November 2nd, FTX begins to unravel

  • A Coindesk article casts doubt on the strength of Alameda Research’s balance sheet. This leads to the discovery that most of the €15bn in assets held by Alameda were denominated in FTT, the token created by Bankman-Fried’s trading platform, FTX.
  • CZ, the CEO of Binance, tweeted a barbed message, and four days later confirmed Binance was dumping all its FTT.
  • By November 8th, FTX halted non-fiat withdrawals, triggering repercussions for big crypto players including Genesis, BlockFi and Galaxy Digital.

By the end of 2022, Bitcoin had fallen below €16,500 with a year-on-year decline of 65%.

What were the repercussions?

1. Spurring Regulation
A European regulatory framework (MiCA) was already in progress, but US regulators became far more aggressive towards crypto, alongside actively investigating the live cases. Worldwide, tighter crypto legislation is in the pipeline.

2. Refocusing on fundamentals
The huge shakeout of failed business models and unsound tokenomics naturally caused a refocus on fundamentals and building.

3. The custody debate
The collapse of so many centralised services exposing alleged malpractice led to discussions around counterparty risk and the importance of self-custody.

4. The cult of personality
Last year’s crypto meltdown exposed an unhealthy trust in personality, which seems paradoxical for a technology designed to remove the need for trust and work without any figureheads.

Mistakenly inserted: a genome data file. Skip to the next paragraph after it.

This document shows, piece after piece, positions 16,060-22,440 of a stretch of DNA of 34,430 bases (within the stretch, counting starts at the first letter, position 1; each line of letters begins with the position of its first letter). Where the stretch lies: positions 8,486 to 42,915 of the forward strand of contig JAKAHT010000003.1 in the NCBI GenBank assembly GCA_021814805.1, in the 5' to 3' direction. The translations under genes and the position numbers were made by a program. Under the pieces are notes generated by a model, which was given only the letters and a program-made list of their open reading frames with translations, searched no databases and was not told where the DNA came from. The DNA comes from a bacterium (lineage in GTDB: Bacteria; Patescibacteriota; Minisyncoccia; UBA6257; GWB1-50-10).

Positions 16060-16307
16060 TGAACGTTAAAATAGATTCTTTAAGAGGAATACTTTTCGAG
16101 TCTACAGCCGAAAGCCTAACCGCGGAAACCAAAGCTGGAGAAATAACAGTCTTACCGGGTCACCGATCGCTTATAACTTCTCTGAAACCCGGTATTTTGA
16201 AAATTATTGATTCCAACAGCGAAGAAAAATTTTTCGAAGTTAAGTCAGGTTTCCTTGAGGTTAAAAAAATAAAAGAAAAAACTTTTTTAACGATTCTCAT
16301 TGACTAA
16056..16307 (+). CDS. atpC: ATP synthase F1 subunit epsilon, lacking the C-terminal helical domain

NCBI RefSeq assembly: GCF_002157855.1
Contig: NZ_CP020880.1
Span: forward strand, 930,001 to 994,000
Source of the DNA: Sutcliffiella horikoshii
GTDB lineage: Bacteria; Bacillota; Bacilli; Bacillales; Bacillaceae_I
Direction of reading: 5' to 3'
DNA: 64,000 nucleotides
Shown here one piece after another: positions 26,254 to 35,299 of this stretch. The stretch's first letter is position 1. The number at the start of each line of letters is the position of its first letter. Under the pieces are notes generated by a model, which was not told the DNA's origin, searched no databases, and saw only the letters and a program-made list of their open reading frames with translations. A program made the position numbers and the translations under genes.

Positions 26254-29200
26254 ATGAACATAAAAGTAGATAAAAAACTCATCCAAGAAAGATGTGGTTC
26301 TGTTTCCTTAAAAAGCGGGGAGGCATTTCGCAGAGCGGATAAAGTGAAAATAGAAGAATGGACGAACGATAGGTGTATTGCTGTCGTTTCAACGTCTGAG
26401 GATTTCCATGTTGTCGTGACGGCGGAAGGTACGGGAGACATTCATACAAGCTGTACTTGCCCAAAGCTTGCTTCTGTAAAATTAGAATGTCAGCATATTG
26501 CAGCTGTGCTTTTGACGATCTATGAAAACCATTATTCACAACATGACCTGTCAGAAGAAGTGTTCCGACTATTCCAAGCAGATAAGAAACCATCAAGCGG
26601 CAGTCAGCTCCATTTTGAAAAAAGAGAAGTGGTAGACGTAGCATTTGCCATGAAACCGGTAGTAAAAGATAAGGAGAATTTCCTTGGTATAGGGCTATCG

5. If it sounds too good to be true
The speed of Terra’s collapse showed it was a house of cards, built on faulty logic and unsustainable yields (at one point, 80% of UST was earning 20% in the Anchor protocol). The same could be said of Celsius.

Where are we now?

Here we are, in 2023, and Bitcoin is still doing what it was designed to do and churning out new blocks every 10 minutes like clockwork. And the price of Bitcoin has almost doubled since hitting rock bottom around New Year.

Crypto continues to build and evolve, with layer 2 innovation being particularly important for providing scalability, tokenisation and opening up huge potential liquidity. Meanwhile, wallet-as-a-service models could help bring newcomers into the space.

But there’s more than a little irony that much of the renewed positivity within the space is routed in the clarity that regulation might finally bring and the acceptance that crypto might need a safety net after all.

Regulated stablecoins look set to play a crucial role in crypto’s maturity, while the ruling that XRP isn’t a security may provide mcuh needed clarity on the status of altcoins.

But the promise of a Bitcoin ETF from Blackrock (and others) is one of the most positive news stories to have buoyed industry. It's an amazing plot twist: if Bitcoin were a superhero, Blackrock would have originally been seen as its arch-nemesis, rather than its saviour.

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Cryptocurrencies are unregulated in the UK. Capital Gains Tax or other taxes may apply. The value of investments is variable and can go down as well as up.